Hand full of Coins

I remember when I first became an entrepreneur. One of the first books I read on the topic (which is saying a lot, since I hate reading) was a book written by Donald Trump and Robert Kiyosaki called Midas Touch. They go in depth into what they believe make a good entrepreneur and why most don’t succeed. Gaining so much value from that I read the book Kiyosaki’s most known for, Rich Dad Poor Dad, which is also a great book that I highly encourage everyone to read.

There are a few concepts that I really came away with that I want to streamline into one concept I’ve labelled financial profiling.

Poor, Saver or Rich Minded

Robert separates people into three groups that he puts into the format of mindedness: poor minded, saver minded and rich minded. These are not financial profiles so much as they are the profiles of the different personality types towards finance.

The poor-minded… Kiyosaki has put into perspective the correlation between the way they think and their financial circumstance. The poor minded don’t necessarily have to be poor in terms of the amount of money they have at the moment (although they most certainly will be later on in life). They approach their decisions with a scarcity mentality, indulging in creature comforts the moment they come across money.

On a psychological level, they look at these indulgences that are readily available to the wealthy as milestones in their life since they rarely have the money on hand to indulge on a regular basis. These people often reach their fifties with very little saved, making around $40k-$60k a year. At that age, they’ve come across the realization they have nothing saved and struggle to put away $50 a month. Basically, they lack foresight.

The saver-minded is what what a vast majority of the population aspire to be. They’ve had it drilled into their minds that the most sensible, honorable, and righteous way to approach life, like so many before them, is to go to school and get a good job. Typically they put away around 10% of their paycheque towards savings for the future. Oftentimes, these are the people who reach retirement age and find themselves clipping coupons and living a meager lifestyle. So, what happened?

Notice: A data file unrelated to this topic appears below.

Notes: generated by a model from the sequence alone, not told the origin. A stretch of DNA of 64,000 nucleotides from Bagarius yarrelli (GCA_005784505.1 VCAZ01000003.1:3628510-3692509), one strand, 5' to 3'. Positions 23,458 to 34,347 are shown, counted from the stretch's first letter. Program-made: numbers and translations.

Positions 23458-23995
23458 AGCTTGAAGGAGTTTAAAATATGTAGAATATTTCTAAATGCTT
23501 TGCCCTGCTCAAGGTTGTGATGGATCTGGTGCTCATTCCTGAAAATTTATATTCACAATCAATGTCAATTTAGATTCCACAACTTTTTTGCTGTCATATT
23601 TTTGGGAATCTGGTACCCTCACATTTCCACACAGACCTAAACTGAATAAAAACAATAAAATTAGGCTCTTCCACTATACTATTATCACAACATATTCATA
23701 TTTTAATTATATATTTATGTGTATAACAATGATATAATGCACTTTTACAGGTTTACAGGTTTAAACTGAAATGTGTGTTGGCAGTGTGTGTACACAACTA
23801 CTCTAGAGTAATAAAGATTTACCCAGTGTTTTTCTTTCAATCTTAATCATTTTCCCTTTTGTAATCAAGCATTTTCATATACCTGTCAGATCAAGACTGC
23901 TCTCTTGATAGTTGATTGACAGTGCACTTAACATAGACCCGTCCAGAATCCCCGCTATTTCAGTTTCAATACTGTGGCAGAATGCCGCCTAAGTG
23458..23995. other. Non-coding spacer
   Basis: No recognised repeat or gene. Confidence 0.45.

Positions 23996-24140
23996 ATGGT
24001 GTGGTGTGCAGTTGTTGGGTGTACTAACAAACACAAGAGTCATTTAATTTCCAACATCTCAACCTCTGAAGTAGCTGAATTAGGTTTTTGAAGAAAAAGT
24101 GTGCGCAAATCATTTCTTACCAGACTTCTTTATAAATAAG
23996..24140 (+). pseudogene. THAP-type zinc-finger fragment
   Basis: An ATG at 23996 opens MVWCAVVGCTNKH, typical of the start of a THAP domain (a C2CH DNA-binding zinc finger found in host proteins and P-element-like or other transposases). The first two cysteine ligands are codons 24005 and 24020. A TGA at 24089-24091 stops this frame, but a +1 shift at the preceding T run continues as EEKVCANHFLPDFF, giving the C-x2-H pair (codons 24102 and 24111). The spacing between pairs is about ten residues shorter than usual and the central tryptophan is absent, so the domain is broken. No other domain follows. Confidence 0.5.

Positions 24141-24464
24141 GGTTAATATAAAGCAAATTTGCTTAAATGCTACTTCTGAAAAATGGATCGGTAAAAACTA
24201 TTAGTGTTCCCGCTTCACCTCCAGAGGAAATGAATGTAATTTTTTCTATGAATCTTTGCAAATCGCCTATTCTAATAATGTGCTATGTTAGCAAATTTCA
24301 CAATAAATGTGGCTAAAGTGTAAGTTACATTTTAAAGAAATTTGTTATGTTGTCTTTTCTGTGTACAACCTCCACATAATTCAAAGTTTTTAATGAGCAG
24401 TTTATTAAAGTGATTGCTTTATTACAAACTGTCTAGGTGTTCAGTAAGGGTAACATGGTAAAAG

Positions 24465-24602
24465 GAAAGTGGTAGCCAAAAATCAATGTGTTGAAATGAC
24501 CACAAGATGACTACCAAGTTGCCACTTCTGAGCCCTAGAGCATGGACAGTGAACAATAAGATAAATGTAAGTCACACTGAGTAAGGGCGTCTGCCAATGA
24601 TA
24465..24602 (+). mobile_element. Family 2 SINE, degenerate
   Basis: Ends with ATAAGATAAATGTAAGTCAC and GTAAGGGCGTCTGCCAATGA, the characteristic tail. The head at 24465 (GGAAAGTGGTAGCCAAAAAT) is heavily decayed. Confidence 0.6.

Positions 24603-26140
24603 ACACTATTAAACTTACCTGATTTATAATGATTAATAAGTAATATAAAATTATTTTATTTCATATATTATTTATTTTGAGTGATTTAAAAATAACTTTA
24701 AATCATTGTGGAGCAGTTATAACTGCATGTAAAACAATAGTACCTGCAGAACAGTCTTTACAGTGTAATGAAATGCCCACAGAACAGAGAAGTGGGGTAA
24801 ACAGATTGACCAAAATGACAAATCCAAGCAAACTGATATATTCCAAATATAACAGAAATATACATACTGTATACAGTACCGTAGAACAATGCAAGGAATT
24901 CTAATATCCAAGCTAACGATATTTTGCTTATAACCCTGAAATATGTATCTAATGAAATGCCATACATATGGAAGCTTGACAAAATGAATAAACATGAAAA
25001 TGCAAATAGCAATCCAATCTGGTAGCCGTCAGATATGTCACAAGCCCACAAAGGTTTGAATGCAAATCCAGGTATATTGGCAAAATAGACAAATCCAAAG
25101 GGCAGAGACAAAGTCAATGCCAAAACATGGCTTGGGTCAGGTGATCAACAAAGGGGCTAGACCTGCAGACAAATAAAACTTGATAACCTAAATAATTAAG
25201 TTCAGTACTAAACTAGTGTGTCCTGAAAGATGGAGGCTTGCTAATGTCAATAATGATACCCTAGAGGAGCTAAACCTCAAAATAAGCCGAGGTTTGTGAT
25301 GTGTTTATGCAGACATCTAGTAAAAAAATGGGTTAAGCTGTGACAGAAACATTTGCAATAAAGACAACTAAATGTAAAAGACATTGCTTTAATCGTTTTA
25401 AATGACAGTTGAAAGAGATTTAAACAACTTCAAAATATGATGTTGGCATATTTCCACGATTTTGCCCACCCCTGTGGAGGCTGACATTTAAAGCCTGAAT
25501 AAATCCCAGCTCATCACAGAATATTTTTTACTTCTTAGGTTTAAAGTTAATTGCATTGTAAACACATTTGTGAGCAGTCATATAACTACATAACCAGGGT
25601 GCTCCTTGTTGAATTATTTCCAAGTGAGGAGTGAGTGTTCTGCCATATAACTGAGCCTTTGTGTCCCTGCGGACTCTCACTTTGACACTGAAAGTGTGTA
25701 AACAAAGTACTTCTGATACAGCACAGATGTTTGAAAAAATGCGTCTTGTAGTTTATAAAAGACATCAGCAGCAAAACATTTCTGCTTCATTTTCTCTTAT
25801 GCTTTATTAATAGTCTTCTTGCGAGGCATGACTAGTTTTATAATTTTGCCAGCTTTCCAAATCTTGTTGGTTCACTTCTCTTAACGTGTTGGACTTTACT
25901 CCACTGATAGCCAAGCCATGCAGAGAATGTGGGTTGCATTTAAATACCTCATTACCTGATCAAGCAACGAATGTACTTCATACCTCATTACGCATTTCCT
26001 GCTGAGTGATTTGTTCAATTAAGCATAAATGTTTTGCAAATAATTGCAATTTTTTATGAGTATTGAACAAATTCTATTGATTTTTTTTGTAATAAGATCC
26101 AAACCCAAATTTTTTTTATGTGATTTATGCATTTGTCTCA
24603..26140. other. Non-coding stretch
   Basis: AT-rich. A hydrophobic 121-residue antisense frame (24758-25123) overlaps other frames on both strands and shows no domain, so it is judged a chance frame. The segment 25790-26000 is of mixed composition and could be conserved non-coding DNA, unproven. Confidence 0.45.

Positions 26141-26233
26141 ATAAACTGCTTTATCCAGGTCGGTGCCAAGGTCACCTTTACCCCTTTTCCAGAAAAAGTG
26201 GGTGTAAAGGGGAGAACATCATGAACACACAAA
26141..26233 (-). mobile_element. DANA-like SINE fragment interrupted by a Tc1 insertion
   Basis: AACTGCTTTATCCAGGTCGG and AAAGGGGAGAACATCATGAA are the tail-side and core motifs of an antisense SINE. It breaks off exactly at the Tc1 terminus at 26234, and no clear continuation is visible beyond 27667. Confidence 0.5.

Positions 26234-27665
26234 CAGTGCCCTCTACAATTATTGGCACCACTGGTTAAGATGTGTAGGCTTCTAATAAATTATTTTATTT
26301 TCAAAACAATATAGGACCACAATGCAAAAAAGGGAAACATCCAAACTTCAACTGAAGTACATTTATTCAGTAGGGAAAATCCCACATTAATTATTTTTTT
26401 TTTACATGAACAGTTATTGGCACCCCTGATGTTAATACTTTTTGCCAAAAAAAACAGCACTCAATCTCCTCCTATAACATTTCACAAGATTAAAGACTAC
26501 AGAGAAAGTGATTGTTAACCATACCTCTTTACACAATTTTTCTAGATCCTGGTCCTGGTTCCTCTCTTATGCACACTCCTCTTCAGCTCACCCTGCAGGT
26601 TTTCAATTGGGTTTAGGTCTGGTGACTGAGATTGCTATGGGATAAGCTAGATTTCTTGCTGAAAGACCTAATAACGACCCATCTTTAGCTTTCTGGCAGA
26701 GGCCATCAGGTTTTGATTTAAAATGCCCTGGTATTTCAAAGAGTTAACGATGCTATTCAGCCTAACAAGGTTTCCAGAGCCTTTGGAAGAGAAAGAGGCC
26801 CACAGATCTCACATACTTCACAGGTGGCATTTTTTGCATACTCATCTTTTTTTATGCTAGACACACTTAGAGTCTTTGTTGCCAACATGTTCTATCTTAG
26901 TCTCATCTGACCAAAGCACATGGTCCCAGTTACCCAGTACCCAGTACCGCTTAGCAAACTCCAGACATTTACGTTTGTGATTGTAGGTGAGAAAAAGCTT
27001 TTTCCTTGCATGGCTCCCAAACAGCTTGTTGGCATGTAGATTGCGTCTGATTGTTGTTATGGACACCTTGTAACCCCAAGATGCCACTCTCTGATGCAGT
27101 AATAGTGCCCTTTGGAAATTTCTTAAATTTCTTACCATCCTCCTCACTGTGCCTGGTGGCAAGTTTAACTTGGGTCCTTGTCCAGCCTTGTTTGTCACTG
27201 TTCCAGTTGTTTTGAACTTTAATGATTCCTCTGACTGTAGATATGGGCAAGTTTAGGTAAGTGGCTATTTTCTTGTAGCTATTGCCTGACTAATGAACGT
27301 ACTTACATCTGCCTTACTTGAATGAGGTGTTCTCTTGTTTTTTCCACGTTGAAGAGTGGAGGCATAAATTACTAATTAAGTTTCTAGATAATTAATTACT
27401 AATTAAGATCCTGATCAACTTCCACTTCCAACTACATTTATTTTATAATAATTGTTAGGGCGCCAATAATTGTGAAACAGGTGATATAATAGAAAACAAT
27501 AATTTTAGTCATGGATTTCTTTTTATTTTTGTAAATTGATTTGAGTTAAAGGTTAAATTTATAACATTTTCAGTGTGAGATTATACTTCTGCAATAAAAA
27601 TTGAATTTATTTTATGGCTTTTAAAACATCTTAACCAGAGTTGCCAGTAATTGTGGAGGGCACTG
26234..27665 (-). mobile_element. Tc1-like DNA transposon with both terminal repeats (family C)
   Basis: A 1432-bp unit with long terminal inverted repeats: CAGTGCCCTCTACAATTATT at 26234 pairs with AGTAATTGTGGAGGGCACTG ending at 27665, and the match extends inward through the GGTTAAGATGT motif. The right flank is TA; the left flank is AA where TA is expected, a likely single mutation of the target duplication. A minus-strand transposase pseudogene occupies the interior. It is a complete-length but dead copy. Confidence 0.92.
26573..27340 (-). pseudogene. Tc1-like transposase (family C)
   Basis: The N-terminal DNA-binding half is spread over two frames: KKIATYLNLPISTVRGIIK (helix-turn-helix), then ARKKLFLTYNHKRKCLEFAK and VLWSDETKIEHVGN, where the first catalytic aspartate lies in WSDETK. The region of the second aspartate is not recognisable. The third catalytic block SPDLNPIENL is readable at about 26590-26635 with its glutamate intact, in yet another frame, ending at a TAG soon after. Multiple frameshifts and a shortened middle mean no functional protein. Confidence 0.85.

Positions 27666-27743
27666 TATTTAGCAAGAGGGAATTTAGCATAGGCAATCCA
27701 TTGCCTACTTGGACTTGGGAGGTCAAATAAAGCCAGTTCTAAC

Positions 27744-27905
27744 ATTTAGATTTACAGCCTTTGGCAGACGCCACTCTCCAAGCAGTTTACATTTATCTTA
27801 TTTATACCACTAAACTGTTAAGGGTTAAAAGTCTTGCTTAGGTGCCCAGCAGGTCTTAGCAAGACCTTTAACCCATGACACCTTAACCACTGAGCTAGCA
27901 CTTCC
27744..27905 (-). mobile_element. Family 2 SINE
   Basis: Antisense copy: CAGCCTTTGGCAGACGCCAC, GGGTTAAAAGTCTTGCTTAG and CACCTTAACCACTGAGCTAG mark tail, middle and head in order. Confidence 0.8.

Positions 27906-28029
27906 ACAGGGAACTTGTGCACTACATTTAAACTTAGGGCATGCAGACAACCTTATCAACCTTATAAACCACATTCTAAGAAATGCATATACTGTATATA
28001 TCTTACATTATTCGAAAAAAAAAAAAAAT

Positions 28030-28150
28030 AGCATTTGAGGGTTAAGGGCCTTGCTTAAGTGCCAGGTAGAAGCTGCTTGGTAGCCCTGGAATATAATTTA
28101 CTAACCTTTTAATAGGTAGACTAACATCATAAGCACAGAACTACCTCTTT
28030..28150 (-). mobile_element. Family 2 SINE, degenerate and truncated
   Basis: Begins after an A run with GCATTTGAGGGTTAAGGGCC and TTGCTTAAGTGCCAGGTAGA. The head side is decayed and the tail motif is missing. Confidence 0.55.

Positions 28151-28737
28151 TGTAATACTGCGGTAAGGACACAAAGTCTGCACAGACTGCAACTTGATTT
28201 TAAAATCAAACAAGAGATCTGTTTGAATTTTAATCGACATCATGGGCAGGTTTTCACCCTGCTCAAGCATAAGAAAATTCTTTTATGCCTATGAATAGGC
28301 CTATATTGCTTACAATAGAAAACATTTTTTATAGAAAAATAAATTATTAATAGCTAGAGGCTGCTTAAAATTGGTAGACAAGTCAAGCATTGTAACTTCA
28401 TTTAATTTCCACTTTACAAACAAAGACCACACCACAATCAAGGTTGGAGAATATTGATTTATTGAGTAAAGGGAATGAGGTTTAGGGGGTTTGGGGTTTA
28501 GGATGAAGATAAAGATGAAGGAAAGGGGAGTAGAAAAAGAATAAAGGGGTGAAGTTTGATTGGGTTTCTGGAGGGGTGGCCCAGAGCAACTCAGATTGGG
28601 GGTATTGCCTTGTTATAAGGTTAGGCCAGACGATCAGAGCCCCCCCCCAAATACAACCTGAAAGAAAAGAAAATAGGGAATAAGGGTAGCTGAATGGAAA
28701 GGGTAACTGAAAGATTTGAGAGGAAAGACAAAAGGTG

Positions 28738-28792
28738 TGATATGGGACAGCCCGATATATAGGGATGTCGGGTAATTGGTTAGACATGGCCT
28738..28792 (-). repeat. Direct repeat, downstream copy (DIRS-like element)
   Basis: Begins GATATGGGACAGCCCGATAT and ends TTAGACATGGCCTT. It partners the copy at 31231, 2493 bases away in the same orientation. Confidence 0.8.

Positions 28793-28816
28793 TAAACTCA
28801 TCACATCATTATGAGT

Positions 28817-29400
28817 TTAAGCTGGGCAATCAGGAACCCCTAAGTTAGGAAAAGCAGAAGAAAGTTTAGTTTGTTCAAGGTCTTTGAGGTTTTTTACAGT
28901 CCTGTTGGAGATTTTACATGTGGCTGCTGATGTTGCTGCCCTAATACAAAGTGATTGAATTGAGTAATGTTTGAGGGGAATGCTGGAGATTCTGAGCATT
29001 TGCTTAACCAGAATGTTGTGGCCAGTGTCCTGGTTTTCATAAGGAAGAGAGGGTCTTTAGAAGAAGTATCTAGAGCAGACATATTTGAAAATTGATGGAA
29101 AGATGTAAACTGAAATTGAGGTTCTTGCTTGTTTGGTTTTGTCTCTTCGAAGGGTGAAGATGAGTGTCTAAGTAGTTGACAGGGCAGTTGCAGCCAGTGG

Like the poor-minded, savers have a scarcity mentality as well, but the focus of the scarceness isn’t towards life’s indulgences, but towards their money. They have a set lifestyle and fear making changes that would put their money at risk. Despite this being what many people work towards, most are unsuccessful, unable to break away from their poor mindedness.

The rich-minded statistically save and invest more than 50% of their income. The constantly invest and reinvest. They spend many years eating instant ramen and very rarely go out. The major difference here is that the rich-minded don’t look at wealth as a tool to achieve a lifestyle. To the rich-minded, accumulating wealth IS the lifestyle. Ironically enough, foresight is not their guiding principle. They don’t accumulate wealth to save for a future lifestyle. They accumulate wealth because of the lifestyle itself and the benefits are a side effect of this.

Which One Are You?

Making a distinction between the three isn’t so important as understanding what type of person you are in respect to the type you want to be. There’s nothing specifically wrong with any of them apart from whether or not they fulfill the life you want to live.

If you want to have a better idea of where you might be, I strongly recommend you pick up a copy of Rich Dad Poor Dad. It goes into this in much more detail. Of course there are many more variables to life and to your personality type than what I described, so have a look and see for yourself